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Business of Blogging

#BloggerLife | 5 Tips For Covering Events

As the blogging community continues to grow and thrive (contrary to recent happenings, the billion dollar influencer marketing industry bubble is NOT busting), more and more brands + businesses are hosting events + product activations. For influencers, this means getting an invite will become a lot more competitive, and more than ever, you need to be on your A-Game if you want to stay in the loop. Over the years I’ve been lucky enough to get invited to a ton of events (both local + out of state), so I wanted to share a few things I’ve learned over the years to help me “get on the list”. To be clear: if you’re getting into blogging just to try and get free *ish, that’s wack and brands will be able to figure out your MO in no time, but if you’re a blogger that truly enjoys connecting with businesses through their branded experiences, keep these tips in mind when it comes to event coverage.

kpfusion-nailbarandco4At last year’s Blogger Meetup at Saddle Creek

1). Actually cover the events that you attend
When it comes to event coverage, it’s no longer about you. It’s about the brand/business that’s hosting the event. Yes, it’s cute to show that you’re in the space, but how many selfies can you take before it gets redundant? When businesses invite bloggers out, it’s because they want access to your audience and for you to share why you too should visit, shop with, or try their service. It’s not an unreasonable expectation, so make sure that you share your experience with your audience (whether through your blog or your social media channels). Focus on whatever they’re launching/celebrating, but also share the decor, industry friends, and just other cool ish while you’re there. Your goal should be to make your audience feel like they’re there with you.

2). Tag/Link To The Brand and Use Hashtags
I cannot tell you how many times I’ve seen a blogger post about an event in their instastories and have no clue wtf they were doing/what is was for. Yes, it takes a little more work, but tagging your hosts and using special hashtags for the event not only lets the business/brand know that you were actually there (and possibly reshare your posts to their audience), but hashtags also help people outside of your current audience see your content. When you first arrive to an event, find out if they have anything special that they’re using for it, and also verify that you have their correct social media handle. Every time I attend events I make sure that I do this and I always gain a few followers and get more engagement on those posts overall. It’s a win win for everyone.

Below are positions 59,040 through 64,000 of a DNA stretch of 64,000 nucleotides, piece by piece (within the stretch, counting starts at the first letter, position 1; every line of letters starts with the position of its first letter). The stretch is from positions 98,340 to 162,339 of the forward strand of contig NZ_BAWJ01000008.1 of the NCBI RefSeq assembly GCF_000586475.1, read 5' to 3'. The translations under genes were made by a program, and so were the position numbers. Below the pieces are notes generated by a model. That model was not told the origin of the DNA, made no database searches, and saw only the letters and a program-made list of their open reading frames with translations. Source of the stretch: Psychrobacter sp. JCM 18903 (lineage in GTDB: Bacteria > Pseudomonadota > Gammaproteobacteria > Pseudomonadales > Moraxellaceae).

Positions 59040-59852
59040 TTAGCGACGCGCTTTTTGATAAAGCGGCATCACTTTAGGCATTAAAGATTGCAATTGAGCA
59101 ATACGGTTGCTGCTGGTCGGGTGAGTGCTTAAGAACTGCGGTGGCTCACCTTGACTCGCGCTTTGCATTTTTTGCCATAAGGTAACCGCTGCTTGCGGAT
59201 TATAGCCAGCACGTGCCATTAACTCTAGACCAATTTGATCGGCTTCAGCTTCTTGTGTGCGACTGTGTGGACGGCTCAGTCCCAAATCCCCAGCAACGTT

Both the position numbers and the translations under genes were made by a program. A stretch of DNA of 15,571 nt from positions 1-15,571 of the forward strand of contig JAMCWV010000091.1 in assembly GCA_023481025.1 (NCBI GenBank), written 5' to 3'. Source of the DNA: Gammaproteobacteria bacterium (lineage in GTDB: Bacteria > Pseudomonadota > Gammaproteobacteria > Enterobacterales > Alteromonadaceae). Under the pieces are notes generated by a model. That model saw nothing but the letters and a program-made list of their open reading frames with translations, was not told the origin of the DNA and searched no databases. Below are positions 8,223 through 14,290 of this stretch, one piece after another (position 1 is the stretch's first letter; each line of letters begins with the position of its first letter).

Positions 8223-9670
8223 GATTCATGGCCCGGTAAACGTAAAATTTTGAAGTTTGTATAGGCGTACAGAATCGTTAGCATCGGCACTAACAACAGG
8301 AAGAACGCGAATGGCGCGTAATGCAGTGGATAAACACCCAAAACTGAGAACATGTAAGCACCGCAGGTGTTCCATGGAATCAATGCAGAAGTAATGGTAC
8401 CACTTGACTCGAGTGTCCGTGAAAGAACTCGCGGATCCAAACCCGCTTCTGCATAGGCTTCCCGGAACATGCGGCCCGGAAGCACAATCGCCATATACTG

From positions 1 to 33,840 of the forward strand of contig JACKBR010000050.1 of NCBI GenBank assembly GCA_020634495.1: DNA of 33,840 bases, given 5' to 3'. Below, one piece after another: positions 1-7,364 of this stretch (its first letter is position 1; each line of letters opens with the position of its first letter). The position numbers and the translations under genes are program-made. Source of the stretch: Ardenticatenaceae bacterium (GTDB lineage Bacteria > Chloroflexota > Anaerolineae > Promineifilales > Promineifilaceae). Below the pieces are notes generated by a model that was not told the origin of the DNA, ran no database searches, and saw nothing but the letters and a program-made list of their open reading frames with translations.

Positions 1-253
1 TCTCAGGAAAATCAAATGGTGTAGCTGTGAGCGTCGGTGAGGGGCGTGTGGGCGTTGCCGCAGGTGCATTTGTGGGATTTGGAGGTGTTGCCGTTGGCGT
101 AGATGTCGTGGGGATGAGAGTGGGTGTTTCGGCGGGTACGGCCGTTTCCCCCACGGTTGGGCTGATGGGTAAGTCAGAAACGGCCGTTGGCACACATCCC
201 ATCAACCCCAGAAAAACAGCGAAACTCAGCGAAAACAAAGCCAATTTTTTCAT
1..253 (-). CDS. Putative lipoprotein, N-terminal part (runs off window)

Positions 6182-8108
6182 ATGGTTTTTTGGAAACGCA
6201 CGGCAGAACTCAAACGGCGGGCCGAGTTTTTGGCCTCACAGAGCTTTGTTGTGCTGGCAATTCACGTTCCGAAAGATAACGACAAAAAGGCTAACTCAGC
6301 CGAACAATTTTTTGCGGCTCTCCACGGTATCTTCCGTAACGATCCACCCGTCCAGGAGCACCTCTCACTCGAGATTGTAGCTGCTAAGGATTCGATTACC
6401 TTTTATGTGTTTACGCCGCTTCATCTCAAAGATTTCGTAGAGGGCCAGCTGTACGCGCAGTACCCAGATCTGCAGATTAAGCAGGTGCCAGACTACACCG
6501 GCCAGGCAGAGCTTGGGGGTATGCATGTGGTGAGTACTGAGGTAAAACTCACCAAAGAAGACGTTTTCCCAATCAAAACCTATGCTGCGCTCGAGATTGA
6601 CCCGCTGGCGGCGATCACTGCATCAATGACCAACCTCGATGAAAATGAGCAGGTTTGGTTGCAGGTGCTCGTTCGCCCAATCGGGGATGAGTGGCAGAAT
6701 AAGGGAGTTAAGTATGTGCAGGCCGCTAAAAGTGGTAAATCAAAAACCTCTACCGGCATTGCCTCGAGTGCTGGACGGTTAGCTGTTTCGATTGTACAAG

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3). Share events that aren’t influencer related
Whether you are trying a restaurant out for the first time, or going on vacation somewhere, take a little time to show things that aren’t influencer related with your audience. When I first started blogging, I would share these types of things on my blog (and now even more on my Instagram), which helped put me on the radar of local businesses when they were looking to invite “media” outlets out to their events. Don’t do anything that feels fake or forced, but if you genuinely enjoy sharing events with your audience, brands will know that you’re someone to invite.

4). Show up to events on time
Things happen, and sometimes you may have to show up a little late, but try to get to an event as early as possible (and let your contact know when you’re running extremely behind). While some events are very casual and you’ll be mingling for the most part, sometimes there are tours, demonstrations and other time sensitive activities happening, so be respectful and get there on time. Most times, businesses are limited with how many invitations that they can send out, so if you’re a blogger that’s perpetually late or constantly a no show to events, eventually you may get taken off of lists and replaced with a blogger that actually wants to be there because inviting you will be viewed as a waste of time. It’s nothing personal, just business, so make sure that you show up to those events that you RSVP for.

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5). Remember that it’s fun, but still meant to be work
Businesses aren’t inviting you to events just for the hell of it. Yes, they think you’re cute, but they’re also inviting you because they like how you handle event coverage  and expect for you to do your part when you get there. Every event has KPIs in place, whether it’s some sort of financial gain because you’re shopping, brand awareness/amplification to your audience or some type of USG (User Generated Content). Have fun for sure, but also take pics/videos and share while you’re there because it IS a form of work.

Following the tips above will allow you to not only have fun at events (and entertain your audience), but also help you to build relationships with brands and businesses that you could potentially work with down the line.

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